This is a preview of WTCS Cagliari, where Britain’s Alex Yee and Georgia Taylor-Brown won for the second season in a row with outstanding gun to tape victories.
The second edition of WTCS Cagliari will be held this weekend, as the capital city of the island of Sardinia hosts the third World Triathlon Championship Series event of the season, following races at WTCS Abu Dhabi and WTCS Yokohama.
Last year, British stars Georgia Taylor-Brown and Alex Yee took the wins in Italy on their way to finishing second overall in the series. This year, both will hope victory can help them on their way to the top step of the podium at the end of the season.
Men’s WTCS leader Vasco Vilaca will be on the start line, with women’s series leader Sophie Coldwell opting to sit this race out after winning her first ever WTCS a fortnight ago in Japan.
Start time and how to follow live
An Olympic distance race, the two-lap sea swim takes place at Poetto, Cagliari’s main beach, as the athletes cover 1500m in the Mediterranean.
The 38km bike course is ‘entirely flat’ according to the race guide, and athletes will no doubt be grateful that somebody will be counting the 10 laps for them on a circuit which still manages to squeeze in around 14 corners.
The run – pan flat again – comprises four laps of 2.5km, following much of the same route as the bike course, looping out through the town before coming back in along the beach front.
You will be able to watch all of the action live via TriathlonLive.tv or, if you have access, via the BBC Red Button, BBC iPlayer, BBC Sport website and app.
Elite race start times (local) are:
- Saturday May 27: Elite Women – 1100 (1000 UK, 0500 EST)
- Saturday May 27: Elite Men – 1515 (1415 UK, 0915 EST)
The top ranked athlete heading into the weekend is America’s Taylor Spivey. The 32 year old, who has finished third and fourth so far in the WTCS this season, is perhaps the most consistent racer in the WTCS ranks currently. Those impressive stats include only finishing outside of the top-10 in individual WTCS and World Triathlon Cup competition once in the last five years, including fourth at this race which was held in October 2022.
Despite those impressive stats and currently holding the top position in the World Triathlon rankings and second in the 2023 WTCS standings, there will of course still be significant focus elsewhere within the USA team.
Gwen Jorgensen, the 2016 Olympic Champion, will line up for her first WTCS race since she announced her comeback to triathlon at the start of the year, with Katie Zaferes, the double Olympic medalist from Tokyo, also on the start line.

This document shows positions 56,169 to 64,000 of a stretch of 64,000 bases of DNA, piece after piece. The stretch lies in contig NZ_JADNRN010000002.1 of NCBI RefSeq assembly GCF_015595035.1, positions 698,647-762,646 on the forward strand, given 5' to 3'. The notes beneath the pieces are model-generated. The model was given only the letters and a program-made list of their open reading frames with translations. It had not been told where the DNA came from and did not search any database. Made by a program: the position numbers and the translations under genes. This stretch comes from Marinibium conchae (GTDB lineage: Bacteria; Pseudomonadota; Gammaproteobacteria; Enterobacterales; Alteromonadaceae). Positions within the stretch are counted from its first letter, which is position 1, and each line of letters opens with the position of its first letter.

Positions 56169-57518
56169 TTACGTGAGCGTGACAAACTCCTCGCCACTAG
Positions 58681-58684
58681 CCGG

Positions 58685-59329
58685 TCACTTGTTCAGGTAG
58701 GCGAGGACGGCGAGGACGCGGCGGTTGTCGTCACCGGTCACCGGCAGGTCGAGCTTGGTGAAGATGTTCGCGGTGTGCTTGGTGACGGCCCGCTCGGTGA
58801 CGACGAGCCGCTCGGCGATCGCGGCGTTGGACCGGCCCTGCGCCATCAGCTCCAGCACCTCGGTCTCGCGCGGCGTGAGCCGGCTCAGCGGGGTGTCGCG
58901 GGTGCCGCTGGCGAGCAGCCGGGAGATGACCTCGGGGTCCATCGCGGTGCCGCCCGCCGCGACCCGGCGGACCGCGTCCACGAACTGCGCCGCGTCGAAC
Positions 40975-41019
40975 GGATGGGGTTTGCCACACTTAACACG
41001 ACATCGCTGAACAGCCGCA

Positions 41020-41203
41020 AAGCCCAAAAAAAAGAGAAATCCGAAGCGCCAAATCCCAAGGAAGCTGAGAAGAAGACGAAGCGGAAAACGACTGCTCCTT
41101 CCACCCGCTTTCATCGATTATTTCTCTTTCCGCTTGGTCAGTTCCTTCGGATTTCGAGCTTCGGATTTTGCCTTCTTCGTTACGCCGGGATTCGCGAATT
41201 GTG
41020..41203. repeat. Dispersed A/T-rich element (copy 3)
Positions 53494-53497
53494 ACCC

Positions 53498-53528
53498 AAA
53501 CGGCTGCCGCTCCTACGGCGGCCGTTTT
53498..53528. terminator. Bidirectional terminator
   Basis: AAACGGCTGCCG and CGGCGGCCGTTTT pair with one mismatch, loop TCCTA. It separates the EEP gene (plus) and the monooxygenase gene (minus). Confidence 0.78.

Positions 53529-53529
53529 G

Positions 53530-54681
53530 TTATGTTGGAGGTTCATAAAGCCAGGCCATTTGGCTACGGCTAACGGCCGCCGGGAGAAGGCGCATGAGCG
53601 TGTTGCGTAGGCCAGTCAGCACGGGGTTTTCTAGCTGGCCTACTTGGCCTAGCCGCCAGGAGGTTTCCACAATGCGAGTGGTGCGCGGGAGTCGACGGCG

The pair, along with Spivey and a host of other American women, will be competing for the valuable points on offer in Italy, as the race for Olympic qualification heats up heading into the crux of the season, which culminates with the Olympic Test Event in Paris this August.
Talking of competitive teams to make, Britain has two women racing, with WTCS Abu Dhabi winner Beth Potter making the start line after skipping Yokohama, with fellow countrywoman Georgia Taylor-Brown, whose season is moving in the right direction after a slow start, also racing.
Shock WTCS Yokohama runner up Rosa Maria Tapia Vidal of Mexico starts as #2, as Verena Steinhauser and Ilaria Zane feature as the only representatives of the home country.
Absent from the race are American Taylor Knibb, who finished third in Yokohama, Coldwell who leads the WTCS rankings and reigning world champion Flora Duffy, who is on her way back from injury.
In the men’s race, fans are set for the much anticipated battle between Alex Yee and Hayden Wilde. Yee won in Abu Dhabi after Wilde suffered a bike mechanical, and Wilde won a fortnight ago in Yokohama in the absence of Yee.
With all eyes on Wilde and Yee, some top names in the field, such as Portugal’s Vasco Vilaca, might fly under the radar. The young Portuguese athlete, who currently heads the WTCS rankings, leads a strong contingent of JFT Crew athletes in Cagliari including Belgium’s Jelle Geens, Australia’s Brandon Copeland and Hungarian Bence Bicsak.
Defending world champion Leo Bergere will also line up in Sardinia alongside compatriots Pierre Le Corre, Tom Richard and Dorian Coninx, with the race for the French Olympic team in Paris hotting up, especially with Vincent Luis currently sidelined.
As well as the French, the Norwegians will also be in town this weekend, with Gustav Iden, Kristian Blummenfelt and Vetle Thorn all racing. A fortnight ago, Blummenfelt was eighth, Thorn 12th and Iden way down in 39th, as the IRONMAN World Champion’s return to short course racing is still yet to take off.
Finally, Yee will be joined by Jonathan Brownlee and Barclay Izzard in Cagliari, with Brownlee – who finished second here last year behind Yee – looking to go one better this time round.
Recent Cagliari Winners
2022: Alex Yee (GBR) / Georgia Taylor-Brown (GBR) 2019: Alistair Brownlee (GBR) / Sophie Coldwell (GBR) 2018: Delian Stateff (ITA) / Lisa Perterer (AUT)
2017: Adrien Briffod (SUI) / Jolanda Annen (SUI) 2016: Kristian Blummenfelt (NOR) / India Lee (GBR)
NOTE: All previous Cagliari races before 2022 were over the Sprint distance, and were World Triathlon Cup events. The 2023 race will be the second time it has hosted a top tier (WTCS) event, and will also be over the Standard distance.
Prize Money: What’s on the line?
As with each round of the World Triathlon Championship Series (Championship Finals aside), there is a prize purse of $150,000 to be raced for. This is paid 20-deep, with the winners collecting $18,000.
- 1. $18,000
- 2. $12,000
- 3. $8,000
- 4. $6,000
- 5. $4,900
- 6. $4,100
- 7. $3,400
- 8. $2,800
- 9. $2,300
- 10. $1,900
- 11. $1,600
- 12. $1,400
- 13. $1,300
- 14. $1,200
- 15. $1,100
- 16 to 20. $1,000 each